Collect, Saatchi Gallery, London. Contemporary Ceramics, Danese , New York. Contemporary British Studio Ceramics, Mint Museum of Craft & Design, North Carolina. Blue Chip, The Collector’s Exhibition, Liverpool Street Gallery, Sydney. Group exhibition, Yufuku Gallery, Tokyo. Collect, Saatchi Gallery, London. U-Tsu-Wa, 21_21 Design Sight, The Miyake Issey Foundation, Tokyo. Contemporary Studio Ceramics: The Dauer Collection, California State University, Sacramento. The Cellmark Collection, Röhsska Museet, Göteborg. British Studio Pottery, Monnow Valley Arts Centre, Wales. British Studio Ceramics - 20th Century Transformations, Buckinghamshire County Museum. Twenty Years - Twenty Pots, Galerie Besson, London. Beautifully Crafted, National Glass Centre, Sunderland. Collect, Victoria & Albert Museum, London. Puur Klei, Pottenbakkers Museum, Tegelen, The Netherlands. International Post War Ceramic Art, Bonhams, London. Celebrating 30 Years, Crafts Council Shop at the V&A, Victoria & Albert Museum, London. Biennale Européenne de Céramiques Contemporaines, Mussée de l’Outil et de la Pensée Ouvrière, Troyes, France. Modern Pots: Lucie Rie, Hans Coper and their Contemporaries, Dulwich Picture Gallery, London. A Duckworth Homage, Organic Abstraction, Garth Clark Gallery, New York. One Piece - One Artist, International Ausstellung, Galerie Marianne Heller, Heidelberg, Germany. European Ceramics, Westerwald Museum, Germany Sofa, Chicago Selected British Ceramics: Vivienne Foley, Peter Hayes, Jennifer Lee, Ursula Morley Price, Lucie Rie, Geoffrey Swindell, Angela Verdon, John Ward, JG Contemporary, New York Constructed Clay: Modern British Handbuilding, Galerie Besson, London British Ceramics: Five Artists, Frank Lloyd Gallery Ceramic Modernism: Hans Coper, Lucie Rie & Their Legacy, The Gardiner Museum of Ceramic Art, Toronto Poetics of Clay, An International Perspective, Philadelphia Art Alliance, Philadelphia 1st World Ceramic Biennale 2001, Korea
Modern Pots, Sainsbury Centre for Visual Arts, Norwich. Bengt Julin’s Ceramics, Gustavsbergs Porslinsmuseum, Sweden. Britisk Keramik.2000.dk, Keramikmuseet Grimmerhus, Denmark. Color and Fire, Deﬁning Moments in Studio Ceramics 1950-2000, Los Angeles County Museum of Art, Los Angeles (touring). Five Potters, Leeds City Art Gallery British and Japanese Ceramics, Galerie Hinteregger, Austria Current Context - New Ways of Seeing, Royal Museum, Edinburgh. Clay into Art, The Metropolitan Museum of Art, New York. 25 Years of Contemporary Craft, Victoria & Albert Museum, London. Commemorative Mugs for the Millenium, Galerie Besson, London. Gestaltendes Handwerk, Munich. Collecting Craft, Hove Museum & Art Gallery, Hove. Contemporary Decorative Arts, Sotheby’s, London. Spirit of the Times, Bowes Museum, Durham Frauen in Europa, Galerie Marianne Heller, Sandhausen, Germany. English Craft, The Works Gallery, Philadelphia. European Ceramic Art II, Yufuku, Tokyo. Design im Wandel: Produkte, Fetische, Rituale, Übersee Museum of Anthropology and Ethnography, Bremen. Living Belsay, Belsay Hall, Northumberland. Aberdeen Art Gallery and Museums Buckinghamshire County Museum Cleveland Studio Pottery Collection, Middlesborough Contemporary Art Society, London Crafts Council Collection, London Crocker Art Museum, Sacramento, California Europäisches Kunst Handwerk Landesgerwerbeamt, Stuttgart Fitzwilliam Museum, Cambridge Glasgow Museum and Art Galleries Hawkes Bay Art Gallery and Museum, Napier, New Zealand Hove Museum and Art Gallery Kunstsammlungen der Veste Coburg Leeds City Art Gallery Long Beach Museum of Art Los Angeles County Museum of Art Minneapolis Institute of Art Metropolitan Museum of Art, New York Musee Bellerive, Zurich Museum für Kunst und Gewerbe, Hamburg National Museum of Sweden, Stockholm Norwich Castle Museum Peters Foundation, London Philadelphia Museum of Art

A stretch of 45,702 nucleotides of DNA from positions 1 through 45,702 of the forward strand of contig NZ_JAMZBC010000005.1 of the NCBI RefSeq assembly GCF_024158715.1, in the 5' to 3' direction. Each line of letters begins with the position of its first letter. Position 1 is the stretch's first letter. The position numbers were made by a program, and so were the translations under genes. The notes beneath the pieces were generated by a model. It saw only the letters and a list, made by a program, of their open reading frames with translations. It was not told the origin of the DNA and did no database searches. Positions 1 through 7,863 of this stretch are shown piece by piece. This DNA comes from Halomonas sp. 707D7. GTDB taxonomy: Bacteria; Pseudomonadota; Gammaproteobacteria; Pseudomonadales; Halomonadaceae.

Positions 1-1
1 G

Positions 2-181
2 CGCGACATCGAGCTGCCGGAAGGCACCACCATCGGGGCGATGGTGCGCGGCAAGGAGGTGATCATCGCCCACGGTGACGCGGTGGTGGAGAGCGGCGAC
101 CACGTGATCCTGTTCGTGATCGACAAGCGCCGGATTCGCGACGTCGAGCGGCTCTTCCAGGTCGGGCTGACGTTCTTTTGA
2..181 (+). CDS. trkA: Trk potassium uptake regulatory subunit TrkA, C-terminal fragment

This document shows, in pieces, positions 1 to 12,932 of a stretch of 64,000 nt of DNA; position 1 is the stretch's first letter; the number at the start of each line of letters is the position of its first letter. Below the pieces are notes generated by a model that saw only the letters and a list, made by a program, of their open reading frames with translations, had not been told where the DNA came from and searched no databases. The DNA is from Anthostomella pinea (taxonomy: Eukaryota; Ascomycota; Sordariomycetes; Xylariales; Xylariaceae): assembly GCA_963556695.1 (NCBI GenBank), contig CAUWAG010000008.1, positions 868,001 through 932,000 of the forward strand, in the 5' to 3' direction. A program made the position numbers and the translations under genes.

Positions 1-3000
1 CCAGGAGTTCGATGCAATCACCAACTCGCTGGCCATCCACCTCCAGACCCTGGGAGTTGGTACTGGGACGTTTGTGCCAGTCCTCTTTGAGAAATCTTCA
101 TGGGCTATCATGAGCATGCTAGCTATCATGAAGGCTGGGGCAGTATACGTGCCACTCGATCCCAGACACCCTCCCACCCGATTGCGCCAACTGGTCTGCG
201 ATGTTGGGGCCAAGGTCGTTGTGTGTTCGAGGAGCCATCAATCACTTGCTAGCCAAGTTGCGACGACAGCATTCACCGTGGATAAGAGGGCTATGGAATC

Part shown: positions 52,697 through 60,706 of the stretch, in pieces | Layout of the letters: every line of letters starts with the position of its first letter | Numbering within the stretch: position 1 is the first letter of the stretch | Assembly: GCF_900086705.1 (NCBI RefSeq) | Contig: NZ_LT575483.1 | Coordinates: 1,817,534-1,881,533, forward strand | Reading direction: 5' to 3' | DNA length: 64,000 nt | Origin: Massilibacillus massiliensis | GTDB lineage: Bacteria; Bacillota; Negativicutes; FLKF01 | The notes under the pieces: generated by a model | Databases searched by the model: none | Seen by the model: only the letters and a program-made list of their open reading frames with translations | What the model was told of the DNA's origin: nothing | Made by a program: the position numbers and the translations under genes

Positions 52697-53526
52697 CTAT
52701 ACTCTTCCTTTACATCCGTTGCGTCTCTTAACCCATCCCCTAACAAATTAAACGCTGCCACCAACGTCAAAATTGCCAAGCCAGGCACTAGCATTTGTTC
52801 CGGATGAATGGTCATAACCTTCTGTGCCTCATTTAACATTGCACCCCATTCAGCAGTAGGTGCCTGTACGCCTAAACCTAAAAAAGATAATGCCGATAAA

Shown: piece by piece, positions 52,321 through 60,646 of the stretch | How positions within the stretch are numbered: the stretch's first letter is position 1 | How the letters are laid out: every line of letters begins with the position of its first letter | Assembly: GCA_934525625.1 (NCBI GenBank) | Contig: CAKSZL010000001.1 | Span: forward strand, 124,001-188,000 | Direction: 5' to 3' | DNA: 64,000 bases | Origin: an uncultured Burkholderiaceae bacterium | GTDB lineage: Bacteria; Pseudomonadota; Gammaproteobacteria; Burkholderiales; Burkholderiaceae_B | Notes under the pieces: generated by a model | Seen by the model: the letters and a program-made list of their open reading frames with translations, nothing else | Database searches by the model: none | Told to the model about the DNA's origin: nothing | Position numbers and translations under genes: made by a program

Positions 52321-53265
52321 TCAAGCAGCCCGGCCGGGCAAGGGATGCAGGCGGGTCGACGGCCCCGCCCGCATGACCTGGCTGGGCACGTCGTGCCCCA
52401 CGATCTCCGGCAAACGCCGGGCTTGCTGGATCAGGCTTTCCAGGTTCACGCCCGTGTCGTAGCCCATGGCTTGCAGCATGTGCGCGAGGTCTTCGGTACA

Röhsska Konstslöjdmuseet, Göteborg Royal Scottish Museum, Edinburgh Sainsbury Centre for Visual Arts, University of East Anglia Scottish Collection, SDA, Edinburgh Scripps College, Claremont, California Thamesdown Collection, Museum and Art Gallery, Swindon Tochigi Prefectural Museum of Fine Arts, Japan Trustees Savings Bank Collection, London Victoria and Albert Museum, London
© 2012 by Frank Lloyd Gallery